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Her Mind's Eye, ed. Rachel Lever

Her Mind's Eye, edited by Rachel Lever.

Writing, activism, feminism: then and now.

Local artist, film-maker, all-purpose scribe and social agitator Rachel Lever talks to HOT’s Xaverine Bates  about her upcoming talk, the second in riart Grrrls’ female author series, during which she will discuss her work as editor of the Her Eye series in the 1990s, working at Spare Rib and other feminist publications, as well as her take on the resurgent wave of global feminism.

How did you get involved in the Her Eye series?

I ran a women’s residential hangout called the Hen House, and put on a steady stream of writing courses with tutors including Zoe Fairbairns, Helen Dunmore, Sara Maitland and Liz Lochhead. When the Hen House was winding down, I thought of gathering some of the work done there, but that was quite patchy and a bit limiting, and it seemed a logical progression to open it up. I advertised for entries in writing magazines and got a huge response.

Had you edited any books before this series? If so, which ones?

I’ve always been around fringe journalism, including loads of editing and arranging and presenting of other people’s work, and editing creative writing just seemed to follow naturally. Not having any aspirations of my own in that direction gave me a useful distance.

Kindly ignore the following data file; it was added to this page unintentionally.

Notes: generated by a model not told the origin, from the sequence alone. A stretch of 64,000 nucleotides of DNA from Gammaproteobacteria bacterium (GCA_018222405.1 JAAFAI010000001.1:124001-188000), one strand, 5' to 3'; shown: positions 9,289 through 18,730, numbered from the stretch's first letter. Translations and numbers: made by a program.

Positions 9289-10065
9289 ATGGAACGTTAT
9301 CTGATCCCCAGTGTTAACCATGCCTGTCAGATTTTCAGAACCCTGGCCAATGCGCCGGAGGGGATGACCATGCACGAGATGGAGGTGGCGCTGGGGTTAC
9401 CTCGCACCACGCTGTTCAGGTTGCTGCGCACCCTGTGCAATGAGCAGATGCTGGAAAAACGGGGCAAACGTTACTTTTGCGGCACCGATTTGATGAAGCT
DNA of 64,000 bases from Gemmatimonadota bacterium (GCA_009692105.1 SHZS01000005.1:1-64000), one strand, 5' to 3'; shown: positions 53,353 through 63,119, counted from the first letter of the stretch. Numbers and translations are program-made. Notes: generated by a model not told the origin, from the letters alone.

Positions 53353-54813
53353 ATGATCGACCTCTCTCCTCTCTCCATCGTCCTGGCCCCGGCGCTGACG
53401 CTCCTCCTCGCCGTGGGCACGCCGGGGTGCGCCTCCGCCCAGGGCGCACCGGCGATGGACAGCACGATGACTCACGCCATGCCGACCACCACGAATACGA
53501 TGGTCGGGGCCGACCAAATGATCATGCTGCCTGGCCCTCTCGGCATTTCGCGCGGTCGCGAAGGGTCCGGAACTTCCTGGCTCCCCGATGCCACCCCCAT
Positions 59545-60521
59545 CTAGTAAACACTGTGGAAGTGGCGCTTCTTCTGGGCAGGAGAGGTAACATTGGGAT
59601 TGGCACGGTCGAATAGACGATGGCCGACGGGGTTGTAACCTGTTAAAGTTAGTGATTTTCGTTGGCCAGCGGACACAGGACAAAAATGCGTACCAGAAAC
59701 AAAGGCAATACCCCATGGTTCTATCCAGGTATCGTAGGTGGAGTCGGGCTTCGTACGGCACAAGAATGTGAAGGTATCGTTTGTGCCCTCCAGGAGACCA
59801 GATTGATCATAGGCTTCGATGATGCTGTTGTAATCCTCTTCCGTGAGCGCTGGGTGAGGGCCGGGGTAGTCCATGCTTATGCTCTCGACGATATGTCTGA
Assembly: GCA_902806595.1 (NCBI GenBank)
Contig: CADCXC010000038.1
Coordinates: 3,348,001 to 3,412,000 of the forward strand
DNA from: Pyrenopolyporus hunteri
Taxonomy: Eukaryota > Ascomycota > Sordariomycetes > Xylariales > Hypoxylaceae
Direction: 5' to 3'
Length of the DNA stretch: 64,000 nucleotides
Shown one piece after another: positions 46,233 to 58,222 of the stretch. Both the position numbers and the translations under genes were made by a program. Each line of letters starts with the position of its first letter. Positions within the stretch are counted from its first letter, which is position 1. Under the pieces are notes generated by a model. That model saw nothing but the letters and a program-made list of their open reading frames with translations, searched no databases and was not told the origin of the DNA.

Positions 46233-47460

How did you identify writers and contributors to the books & how did you manage the selection process?

In a word, I think, it was just done by instinct. And long tables are always useful, so the Hen House dining tables were invaluable for grouping poems together into heaps where they felt comfortable with each other. What became apparent was that so much of the work reflected the writers’ experience of going through life as a woman, and so the poems fell into chapters that divided into phases of that experience.

Did you include any of your own work? Why / why not?

I think there’s enough of my own work in there as an editor and arranger, and in the later books I included some drawings. But the thing I think that was unique about these books was the part that the writers played in their distribution, it was a sort of collective organism like an ant colony: everyone was promoting each other’s work all over the country and even worldwide. One woman ordered 70 copies and donated the proceeds to Amnesty, another raised funds for her school library, and a woman who was dying of cancer bought 50 copies to leave to her friends. Readings were organised at bookshops and writers’ festivals and on their local radio. This wouldn’t happen today: it would just have a Facebook page.

Spare Rib is about to be relaunched by journalist Charlotte Raven. Tell us a bit about your time working at Spare Rib and writing for Women’s Fightback.

When I got to Spare Rib it was past its best, and not a very happy place to be: its main strength was a very participative readership, so issues, news stories, fiction and poetry and letters just flooded in all the time, and this material was often a lot fresher and stronger and more in touch than any content we could initiate ourselves in the course of interminable discussions. And we had some good routines: we each ‘owned’ all the unsolicited material that came in on our particular duty day: we could make our own selection to bring to the next meeting, and if it was agreed, we would then take it through the editing process with the person that had sent it in. That was very satisfying.